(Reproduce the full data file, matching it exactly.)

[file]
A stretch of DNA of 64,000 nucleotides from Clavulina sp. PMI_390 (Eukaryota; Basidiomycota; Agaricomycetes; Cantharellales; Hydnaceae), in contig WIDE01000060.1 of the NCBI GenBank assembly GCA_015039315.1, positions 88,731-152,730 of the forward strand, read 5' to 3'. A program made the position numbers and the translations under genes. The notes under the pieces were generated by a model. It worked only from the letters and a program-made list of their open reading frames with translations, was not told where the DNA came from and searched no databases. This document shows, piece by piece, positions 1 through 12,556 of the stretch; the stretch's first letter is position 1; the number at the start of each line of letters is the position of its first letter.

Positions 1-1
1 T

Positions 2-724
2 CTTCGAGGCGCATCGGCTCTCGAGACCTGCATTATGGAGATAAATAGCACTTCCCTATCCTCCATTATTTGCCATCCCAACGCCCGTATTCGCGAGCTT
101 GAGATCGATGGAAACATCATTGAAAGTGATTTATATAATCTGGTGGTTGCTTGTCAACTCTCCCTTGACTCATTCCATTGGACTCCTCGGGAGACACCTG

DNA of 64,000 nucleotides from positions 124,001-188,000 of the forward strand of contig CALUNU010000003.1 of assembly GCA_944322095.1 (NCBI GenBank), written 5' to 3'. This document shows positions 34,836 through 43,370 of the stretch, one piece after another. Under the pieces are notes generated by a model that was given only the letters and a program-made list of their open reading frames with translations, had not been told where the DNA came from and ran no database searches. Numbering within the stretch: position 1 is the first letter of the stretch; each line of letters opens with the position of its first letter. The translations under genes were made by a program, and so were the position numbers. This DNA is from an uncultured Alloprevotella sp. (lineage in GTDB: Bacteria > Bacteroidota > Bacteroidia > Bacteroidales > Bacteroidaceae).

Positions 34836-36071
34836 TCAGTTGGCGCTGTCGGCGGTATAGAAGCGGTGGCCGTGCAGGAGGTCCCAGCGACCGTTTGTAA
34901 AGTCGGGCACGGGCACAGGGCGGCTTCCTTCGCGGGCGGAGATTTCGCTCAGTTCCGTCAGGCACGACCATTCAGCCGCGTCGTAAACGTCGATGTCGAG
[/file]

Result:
A stretch of DNA of 64,000 nucleotides from Clavulina sp. PMI_390 (Eukaryota; Basidiomycota; Agaricomycetes; Cantharellales; Hydnaceae), in contig WIDE01000060.1 of the NCBI GenBank assembly GCA_015039315.1, positions 88,731-152,730 of the forward strand, read 5' to 3'. A program made the position numbers and the translations under genes. The notes under the pieces were generated by a model. It worked only from the letters and a program-made list of their open reading frames with translations, was not told where the DNA came from and searched no databases. This document shows, piece by piece, positions 1 through 12,556 of the stretch; the stretch's first letter is position 1; the number at the start of each line of letters is the position of its first letter.

Positions 1-1
1 T

Positions 2-724
2 CTTCGAGGCGCATCGGCTCTCGAGACCTGCATTATGGAGATAAATAGCACTTCCCTATCCTCCATTATTTGCCATCCCAACGCCCGTATTCGCGAGCTT
101 GAGATCGATGGAAACATCATTGAAAGTGATTTATATAATCTGGTGGTTGCTTGTCAACTCTCCCTTGACTCATTCCATTGGACTCCTCGGGAGACACCTG

DNA of 64,000 nucleotides from positions 124,001-188,000 of the forward strand of contig CALUNU010000003.1 of assembly GCA_944322095.1 (NCBI GenBank), written 5' to 3'. This document shows positions 34,836 through 43,370 of the stretch, one piece after another. Under the pieces are notes generated by a model that was given only the letters and a program-made list of their open reading frames with translations, had not been told where the DNA came from and ran no database searches. Numbering within the stretch: position 1 is the first letter of the stretch; each line of letters opens with the position of its first letter. The translations under genes were made by a program, and so were the position numbers. This DNA is from an uncultured Alloprevotella sp. (lineage in GTDB: Bacteria > Bacteroidota > Bacteroidia > Bacteroidales > Bacteroidaceae).

Positions 34836-36071
34836 TCAGTTGGCGCTGTCGGCGGTATAGAAGCGGTGGCCGTGCAGGAGGTCCCAGCGACCGTTTGTAA
34901 AGTCGGGCACGGGCACAGGGCGGCTTCCTTCGCGGGCGGAGATTTCGCTCAGTTCCGTCAGGCACGACCATTCAGCCGCGTCGTAAACGTCGATGTCGAG